Petromyzon marinus Linnaeus, 1758

Common Name: Sea Lamprey

Synonyms and Other Names:


Great Lakes Fishery CommissionCopyright Info

Identification: The sea lamprey is a jawless cartilaginous fish that is somewhat eel-like in appearance. This species has two closely-spaced but separate dorsal fins, no paired fins, seven gill openings on each side of its head, and a large round sucker-like mouth ringed with small, sharp teeth that act as a rasp along with a file-like tongue. Juvenile parasitic sea lamprey are 6 to 24 inches in length with smooth, scaleless skin that is mottled gray-blue to black, darker on top and fading to a lighter colored belly. Adult sea lamprey are 14 to 24 inches in length and exhibit mottled dark brown/black pigmentation. Several keys to the ammocetes of lampreys found in the Great Lakes region are available from Becker (1983); Page and Burr (1991); Jenkins and Burkhead (1994); and Vladykov and Kott (1980). For further identification resources, see Page and Burr 1991; Jenkins and Burkhead 1994.


Size: 120 cm anadromous; 64 cm landlocked


Native Range: Generally marine but ascends freshwater rivers to spawn. Atlantic Coast from the Gulf of St. Lawrence to the St. Johns River, Florida; Atlantic Coast of Europe and Mediterranean Sea (Page and Burr 2011).


Great Lakes Nonindigenous Occurrences: Lamprey was first discovered in Lake Ontario in 1835, Lake Erie in 1921, Lake Michigan in 1936, Lake Huron in 1937, and Lake Superior in 1946 (Applegate 1950; Lawrie 1970; Smith 1979; Smith and Tibbles 1980; Smith 1985). Its distribution in all five Great Lakes and selected tributaries includes the states Illinois (Smith 1979; Emery 1985); Indiana (Gerking 1955; Emery 1985); Michigan (Applegate 1950; Smith 1979; Cudmore-Vokey and Crossman 2000); Minnesota (Eddy and Underhill 1974; Phillips et al. 1982; Emery 1985); New York (Smith 1985); Ohio (Trautman 1981; Emery 1985; USFWS 2005); Pennsylvania (Emery 1985); and Wisconsin (Becker 1983; Emery 1985). This species is also present in Apostle Islands National Lakeshore, Wisconsin; Indiana Dunes National Lakeshore, Indiana; Isle Royale National Park, Pictured Rocks National Lakeshore, and Sleeping Bear Dunes National Lakeshore, Michigan (Tilmant 1999); and Walnut Creek, Pennsylvania (Phillips et al. 2003).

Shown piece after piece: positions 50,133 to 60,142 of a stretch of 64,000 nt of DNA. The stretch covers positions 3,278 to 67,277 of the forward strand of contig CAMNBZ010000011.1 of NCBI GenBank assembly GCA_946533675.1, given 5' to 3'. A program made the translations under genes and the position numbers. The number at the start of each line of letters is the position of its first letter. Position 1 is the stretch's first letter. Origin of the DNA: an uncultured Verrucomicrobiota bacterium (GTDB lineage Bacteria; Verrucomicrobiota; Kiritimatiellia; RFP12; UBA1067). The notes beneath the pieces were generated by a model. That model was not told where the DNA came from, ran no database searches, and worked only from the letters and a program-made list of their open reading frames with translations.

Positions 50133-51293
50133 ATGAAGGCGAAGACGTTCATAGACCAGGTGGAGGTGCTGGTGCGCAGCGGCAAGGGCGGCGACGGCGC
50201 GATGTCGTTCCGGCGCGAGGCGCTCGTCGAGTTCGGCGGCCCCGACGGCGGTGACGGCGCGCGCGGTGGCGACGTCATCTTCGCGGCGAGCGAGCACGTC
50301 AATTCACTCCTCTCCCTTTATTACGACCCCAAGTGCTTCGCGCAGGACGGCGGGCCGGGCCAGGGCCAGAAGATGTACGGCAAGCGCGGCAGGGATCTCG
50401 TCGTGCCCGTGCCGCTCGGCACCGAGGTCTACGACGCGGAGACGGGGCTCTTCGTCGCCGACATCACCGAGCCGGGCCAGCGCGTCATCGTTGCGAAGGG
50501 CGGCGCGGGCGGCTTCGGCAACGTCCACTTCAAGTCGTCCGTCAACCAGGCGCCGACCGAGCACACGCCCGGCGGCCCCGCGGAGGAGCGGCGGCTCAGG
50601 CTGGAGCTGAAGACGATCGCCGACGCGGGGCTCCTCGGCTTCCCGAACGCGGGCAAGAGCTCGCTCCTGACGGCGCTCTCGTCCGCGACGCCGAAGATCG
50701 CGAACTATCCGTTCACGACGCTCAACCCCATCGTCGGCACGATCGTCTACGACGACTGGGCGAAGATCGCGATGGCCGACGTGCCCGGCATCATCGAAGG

This species was formerly believed to be introduced into the Finger Lakes and Lake Champlain in  New York and Vermont (Lee et al. 1980 et seq.). Recent genetic evidence shows it is native to these areas (Bryan et al. 2005), but this is refuted by Eshenroder (2014).


Table 1. Great Lakes region nonindigenous occurrences, the earliest and latest observations in each state/province, and the tally and names of HUCs with observations†. Names and dates are hyperlinked to their relevant specimen records. The list of references for all nonindigenous occurrences of Petromyzon marinus are found here.

Full list of USGS occurrences

State/ProvinceFirst ObservedLast ObservedTotal HUCs with observations†HUCs with observations†
19351935*
IL193619851Lake Michigan
IN194920143Lake Michigan; Little Calumet-Galien; St. Joseph
MI1934202131Au Gres-Rifle; Bad-Montreal; Betsie-Platte; Betsy-Chocolay; Black-Macatawa; Black-Presque Isle; Boardman-Charlevoix; Brevoort-Millecoquins; Carp-Pine; Dead-Kelsey; Fishdam-Sturgeon; Kalamazoo; Keweenaw Peninsula; Lake Huron; Lake Michigan; Lake St. Clair; Lake Superior; Little Calumet-Galien; Lone Lake-Ocqueoc; Manistee; Maple; Menominee; Muskegon; Ontonagon; Pere Marquette-White; St. Clair; St. Joseph; St. Marys; Tacoosh-Whitefish; Thunder Bay; Waiska
MN194620012Beartrap-Nemadji; Lake Superior
NY1863201418Ausable River; Black; Buffalo-Eighteenmile; Cattaraugus; Grass; Irondequoit-Ninemile; Lake Champlain; Lake Erie; Lake Ontario; Mettawee River; Niagara; Oneida; Raisin River-St. Lawrence River; Raquette; Salmon; Salmon-Sandy; Seneca; St. Regis